Mr Selwyn Lloyd: I have to tell the House that I have today informed Her Majesty the Queen of my intention to relinquish the office of Speaker. I propose to do so on 3rd February next, the tenth sitting day from today. This is in accordance with Standing Order No. 103A and the First Report of the Select Committee on Procedure, during the Session 1971–72, ordered to be printed on 26th January 1972.
Mr Selwyn Lloyd: I am grateful to the hon. Member for Penistone (Mr. Mendelson) for the notice he gave me of his intention to make this application. I have listened to him carefully. He has put forward very persuasive arguments. This is a continuing problem. I have a procedural decision to take—
Mr Selwyn Lloyd: In view of what I said a little earlier I can perhaps be rather freer in expressing my opinion. I think that this is a matter which should certainly be debated by the House for a full day. I do not think that a debate under Standing Order No. 9 is suitable. It may come to that. I think that notice should be taken of what the hon. Member has said and that there should be a full and proper...
Mr Selwyn Lloyd: Order. The hon. Member has risen on a point of order. This is not a point of order. I would, with respect, suggest that he should not push it too hard for the moment. It might be counter-productive.
Mr Selwyn Lloyd: Order. I must interrupt the right hon. Gentleman. Standing Order No. 9(3) is quite specific: A Member intending to propose to move the adjournment of the House under the provisions of this order shall give notice to Mr. Speaker by twelve o'clock, if the urgency of the matter is known at that hour. I am afraid that the right hon. Gentleman is precluded from raising it because of that order....
Mr Selwyn Lloyd: I must ask the right hon. Gentleman to be very specific. I thought that he was asking me to allow a debate on the question of some action by the Syrian Government. Is the right hon. Gentleman suggesting that that action was not known before 12 o'clock by anybody?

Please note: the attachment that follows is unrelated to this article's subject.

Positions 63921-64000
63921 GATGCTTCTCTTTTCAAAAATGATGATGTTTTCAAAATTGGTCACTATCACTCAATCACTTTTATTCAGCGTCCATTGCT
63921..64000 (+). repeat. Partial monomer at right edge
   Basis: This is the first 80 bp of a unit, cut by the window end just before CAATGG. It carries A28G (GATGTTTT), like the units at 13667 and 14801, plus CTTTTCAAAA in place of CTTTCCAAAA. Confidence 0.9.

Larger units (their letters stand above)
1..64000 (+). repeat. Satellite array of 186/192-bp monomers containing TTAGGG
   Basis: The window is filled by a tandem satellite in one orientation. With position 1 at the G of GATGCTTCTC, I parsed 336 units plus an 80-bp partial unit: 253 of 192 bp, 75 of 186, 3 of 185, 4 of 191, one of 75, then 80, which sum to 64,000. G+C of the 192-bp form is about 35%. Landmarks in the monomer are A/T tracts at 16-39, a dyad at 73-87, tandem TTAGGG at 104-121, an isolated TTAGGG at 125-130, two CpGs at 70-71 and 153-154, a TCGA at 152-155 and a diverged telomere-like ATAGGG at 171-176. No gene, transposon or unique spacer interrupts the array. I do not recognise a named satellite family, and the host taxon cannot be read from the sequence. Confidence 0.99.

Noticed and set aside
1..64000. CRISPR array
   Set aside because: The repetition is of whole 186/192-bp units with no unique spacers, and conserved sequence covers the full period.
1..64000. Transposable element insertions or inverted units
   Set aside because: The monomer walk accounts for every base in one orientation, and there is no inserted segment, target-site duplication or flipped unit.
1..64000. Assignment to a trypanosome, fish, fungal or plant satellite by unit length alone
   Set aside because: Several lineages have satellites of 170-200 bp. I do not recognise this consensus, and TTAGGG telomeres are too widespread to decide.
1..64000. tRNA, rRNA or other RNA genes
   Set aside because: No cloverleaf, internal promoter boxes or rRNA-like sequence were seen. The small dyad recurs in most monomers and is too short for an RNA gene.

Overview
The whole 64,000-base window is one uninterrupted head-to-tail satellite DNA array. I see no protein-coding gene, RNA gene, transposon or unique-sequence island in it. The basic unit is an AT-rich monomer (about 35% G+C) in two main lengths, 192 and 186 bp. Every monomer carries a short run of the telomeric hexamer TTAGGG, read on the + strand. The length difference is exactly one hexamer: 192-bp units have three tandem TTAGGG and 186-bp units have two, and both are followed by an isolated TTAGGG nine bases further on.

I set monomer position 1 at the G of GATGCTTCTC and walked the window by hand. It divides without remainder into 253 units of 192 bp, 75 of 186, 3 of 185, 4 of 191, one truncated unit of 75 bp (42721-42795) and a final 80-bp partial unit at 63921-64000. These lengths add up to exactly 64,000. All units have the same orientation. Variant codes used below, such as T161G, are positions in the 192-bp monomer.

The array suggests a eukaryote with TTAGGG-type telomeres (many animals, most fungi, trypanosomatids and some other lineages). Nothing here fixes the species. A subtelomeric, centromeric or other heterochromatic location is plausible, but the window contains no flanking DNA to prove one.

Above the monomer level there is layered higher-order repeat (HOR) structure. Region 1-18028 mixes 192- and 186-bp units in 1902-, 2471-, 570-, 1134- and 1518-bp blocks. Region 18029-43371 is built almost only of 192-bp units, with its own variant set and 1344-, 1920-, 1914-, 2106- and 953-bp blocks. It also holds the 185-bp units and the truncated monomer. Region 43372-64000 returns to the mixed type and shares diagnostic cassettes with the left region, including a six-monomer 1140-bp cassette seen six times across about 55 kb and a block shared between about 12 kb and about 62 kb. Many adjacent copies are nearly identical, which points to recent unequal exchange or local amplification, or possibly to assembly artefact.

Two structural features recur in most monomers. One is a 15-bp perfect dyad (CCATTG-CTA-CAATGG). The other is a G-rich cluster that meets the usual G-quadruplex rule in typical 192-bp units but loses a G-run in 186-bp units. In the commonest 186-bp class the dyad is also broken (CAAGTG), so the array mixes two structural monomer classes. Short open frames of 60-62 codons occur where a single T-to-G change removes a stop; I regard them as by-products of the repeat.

Mr Selwyn Lloyd: I really do not think that the right hon. Gentleman can bring himself within the terms of the Standing Order. I should have had notice.
Mr Selwyn Lloyd: Order. May I ask the right hon. Gentleman when he received this information? When did this information arrive?
Mr Selwyn Lloyd: No suggestion was made to the Chair until about twenty-five minutes past three. The right hon. Gentleman must try to raise it by a Private Notice Question tomorrow.
Mr Selwyn Lloyd: Order. The right hon. Gentleman must allow me to be quite firm and definite with him. On what he said, certainly I do not think that I should allow the matter to be raised under Standing Order No. 9 on a telephone call. I should need to know much more about it. I had no notice of it at all until about twenty-five minutes past three. My answer must certainly be "No". I am not prepared to...
Mr Selwyn Lloyd: My selection of amendments has been posted, so I shall not go through it now. I understand that it will be for the convenience of the House to
Mr Selwyn Lloyd: With the amendment it will be convenient to take the following amendments to the Question:
Mr Selwyn Lloyd: That is a hypothetical question. I see no reason why not at the moment, but I do not give a promise ahead on a matter of that sort.
Mr Selwyn Lloyd: The hon. Member for Penistone (Mr. Mendelson) said nothing which I know to be out of order. Indeed, if he had done so I should have called him to order.
Mr Selwyn Lloyd: Dr. Miller.
Mr Selwyn Lloyd: Order. I had in fact called the hon. Member for East Kilbride (Dr. Miller) before the right hon. Gentleman got to his feet.
Mr Selwyn Lloyd: The right hon. Member for Down, South (Mr. Powell) is wrong. It has reported.
Mr Selwyn Lloyd: No, the hon. Gentleman can try to enlighten me or ask a question of the Lord President, but he cannot enlighten the hon. and learned Member.
Mr Selwyn Lloyd: I have to inform the House that I have received from the Secretary of State for Foreign and Commonwealth Affairs a Concurrent Resolution of both Houses of the United States Congress passed on 23rd October 1975 relating to the loan that is to be made on behalf of Parliament to the Congress of an original copy of Magna Carta to mark the bicentennial celebrations of the United States of America....
Mr Selwyn Lloyd: No. Hon. Members must be here at the beginning of Question Time.